Saturday, July 16, 2011

Wings of Desire (Der Himmel über Berlin / Les ailes du désir)

IMDB says... PG-13, 1987, 127 minutes
An angel tires of overseeing human activity and wishes to become human when he falls in love with a mortal.

The 73rd Virgin says... Peter Falk died a while back. I can't say I ever paid any attention to "Columbo", although my wife says she watched it. Other than "Princess Bride" the only impact he made on me was in the unlikeliest movie I've ever considered great, "Wings of Desire". If I had to defend each of my top 10 favorites, I could do so effortlessly - except for this one. Seriously, it's about angels. I can't think of a single angel movie I've ever come close to liking. But words fail at describing the cumulative effect of scene after scene of languid, drifting, pearly, black and white camera work and hours of Berliners or Berliner angels droning about what it is like or must be like to be human. The clips below don't really do justice to the whole, but they do focus on Falk's skills (and provide some warning about just how German this movie is gonna get near the end).

It's not even Falk's movie really, but his warmth and humor mirror perfectly with Bruno Ganz's warm and wry angel Damiel. Here is a long scene without subtitles (about 20% of the movie is in English), where Falk sketches a portrait of an extra, while ruminating on the process.

And the scene below that closed the deal for me the first time I saw it in 1987 -  notice the casual elegance with which Falk drops his cigarette before he rubs his hands together. That's how a man smokes. This scene didn't make me want to smoke but it did make me think harder about finding good coffee.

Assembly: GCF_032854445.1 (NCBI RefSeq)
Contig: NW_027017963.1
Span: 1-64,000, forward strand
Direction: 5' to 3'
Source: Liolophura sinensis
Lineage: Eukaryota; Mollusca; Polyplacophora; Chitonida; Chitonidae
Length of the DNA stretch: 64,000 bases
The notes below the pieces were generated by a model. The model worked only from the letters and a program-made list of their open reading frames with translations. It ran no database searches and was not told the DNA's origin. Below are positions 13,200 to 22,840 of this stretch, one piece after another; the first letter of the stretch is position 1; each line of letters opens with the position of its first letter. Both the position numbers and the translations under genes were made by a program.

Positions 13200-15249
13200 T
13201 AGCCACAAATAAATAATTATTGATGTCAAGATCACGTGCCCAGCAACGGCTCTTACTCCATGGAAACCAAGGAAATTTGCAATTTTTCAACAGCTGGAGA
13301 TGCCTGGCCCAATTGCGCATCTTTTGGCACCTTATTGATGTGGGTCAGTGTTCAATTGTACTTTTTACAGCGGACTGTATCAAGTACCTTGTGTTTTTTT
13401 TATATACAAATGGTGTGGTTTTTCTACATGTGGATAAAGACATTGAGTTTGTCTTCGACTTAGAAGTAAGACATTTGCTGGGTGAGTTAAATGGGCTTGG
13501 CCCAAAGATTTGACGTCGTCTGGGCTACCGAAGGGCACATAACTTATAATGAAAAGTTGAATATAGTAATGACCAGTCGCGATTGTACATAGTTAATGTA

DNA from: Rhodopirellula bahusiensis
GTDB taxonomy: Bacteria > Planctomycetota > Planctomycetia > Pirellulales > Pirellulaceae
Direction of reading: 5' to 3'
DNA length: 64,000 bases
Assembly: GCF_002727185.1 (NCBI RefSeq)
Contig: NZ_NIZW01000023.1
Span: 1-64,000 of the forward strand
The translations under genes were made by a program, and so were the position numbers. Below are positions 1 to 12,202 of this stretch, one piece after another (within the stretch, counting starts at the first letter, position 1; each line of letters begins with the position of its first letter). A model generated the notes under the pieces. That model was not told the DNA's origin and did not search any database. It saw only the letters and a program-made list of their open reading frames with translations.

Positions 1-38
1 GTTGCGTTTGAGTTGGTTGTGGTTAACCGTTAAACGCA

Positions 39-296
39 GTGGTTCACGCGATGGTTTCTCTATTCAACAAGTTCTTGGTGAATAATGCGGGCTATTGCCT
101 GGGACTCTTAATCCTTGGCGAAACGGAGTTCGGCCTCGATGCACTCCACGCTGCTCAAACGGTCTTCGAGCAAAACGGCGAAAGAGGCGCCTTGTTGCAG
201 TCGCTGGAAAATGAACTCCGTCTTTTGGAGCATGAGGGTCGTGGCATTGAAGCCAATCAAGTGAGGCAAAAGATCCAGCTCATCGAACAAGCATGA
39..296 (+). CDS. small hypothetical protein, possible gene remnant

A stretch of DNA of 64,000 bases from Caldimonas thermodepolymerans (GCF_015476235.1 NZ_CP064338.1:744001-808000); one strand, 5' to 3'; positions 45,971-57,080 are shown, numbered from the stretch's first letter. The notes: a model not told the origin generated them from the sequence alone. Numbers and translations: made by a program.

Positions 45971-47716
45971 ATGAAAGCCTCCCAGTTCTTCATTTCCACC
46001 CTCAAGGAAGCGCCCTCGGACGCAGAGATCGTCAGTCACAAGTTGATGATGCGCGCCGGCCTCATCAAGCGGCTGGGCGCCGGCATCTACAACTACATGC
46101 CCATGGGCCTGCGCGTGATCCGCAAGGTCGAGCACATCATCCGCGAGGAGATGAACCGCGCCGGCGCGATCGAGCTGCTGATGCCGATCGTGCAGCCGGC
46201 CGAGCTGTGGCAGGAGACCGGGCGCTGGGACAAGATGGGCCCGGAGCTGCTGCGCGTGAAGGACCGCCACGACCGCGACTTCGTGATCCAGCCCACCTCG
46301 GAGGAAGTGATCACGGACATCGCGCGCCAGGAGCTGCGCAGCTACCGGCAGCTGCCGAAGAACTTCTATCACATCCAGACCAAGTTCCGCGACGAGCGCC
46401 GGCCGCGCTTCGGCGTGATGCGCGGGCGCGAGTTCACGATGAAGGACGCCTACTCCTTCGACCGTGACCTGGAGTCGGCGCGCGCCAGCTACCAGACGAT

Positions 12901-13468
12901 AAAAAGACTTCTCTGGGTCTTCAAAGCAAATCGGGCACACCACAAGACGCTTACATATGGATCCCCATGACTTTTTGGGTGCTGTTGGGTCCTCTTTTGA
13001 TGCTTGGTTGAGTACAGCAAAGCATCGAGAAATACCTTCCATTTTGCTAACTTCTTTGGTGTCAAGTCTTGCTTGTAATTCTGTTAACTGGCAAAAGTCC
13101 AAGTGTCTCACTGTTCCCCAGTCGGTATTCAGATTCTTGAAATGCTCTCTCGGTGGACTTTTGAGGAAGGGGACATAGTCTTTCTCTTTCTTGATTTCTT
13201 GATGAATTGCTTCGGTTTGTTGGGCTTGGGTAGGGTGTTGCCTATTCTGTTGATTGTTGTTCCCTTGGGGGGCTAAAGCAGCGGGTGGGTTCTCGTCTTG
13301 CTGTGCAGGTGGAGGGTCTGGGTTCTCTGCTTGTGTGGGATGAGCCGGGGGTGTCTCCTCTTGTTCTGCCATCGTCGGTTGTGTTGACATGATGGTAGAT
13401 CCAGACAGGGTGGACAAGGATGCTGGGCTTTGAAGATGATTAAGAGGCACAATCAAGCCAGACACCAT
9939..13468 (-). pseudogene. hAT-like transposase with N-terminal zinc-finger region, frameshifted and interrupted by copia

Finally, human Damiel tries to sneak into Falk's picture and discovers that Falk came over from the angel side years ago. Apparently every fallen angel gets a suit of armor as their grub stake when they become humans, so they compare notes.

I must admit I agree with Jay Carr when he writes in "Foreign Affairs" (Mercury House, 1991.) "When the angel who turns in his wings and the lady on the flying trapeze finally meet, the moment almost gets away from them in a declaration of love that's marked by a startlingly teutonic earnestness." It is a strange scene even by German standards even though it includes the great line "at last it's becoming serious", which may appeal to women more than men, I'm afraid, but it does communicate a certain finality and relief.

And it runs fully five minutes like this with only two brief cuts - whew. But, in the next scene Damiel speaks for many of us when he says, "I learned astonishment that night". That's more like it.

So ends an almost indescribably romantic, somber, and occasionally funny movie. Below Falk and Wenders briefly describe how his voice overs were done almost as an afterthought.

Bruno Ganz continues to act into his 70s and he did an unmatched Hitler in "Downfall". Dommartin did many of her own less challenging stunts here, although I suspect the shadow shots are the trainer/double listed in the credits. Sadly, she keeled over rather suddenly of a heart attack in 2007 at 47. RIP all around.
Wim Wenders did a victory lap in 1993 with his sequel "Far Away So Close". It's not nearly as good, but it has its moments and is worth a review sometime.

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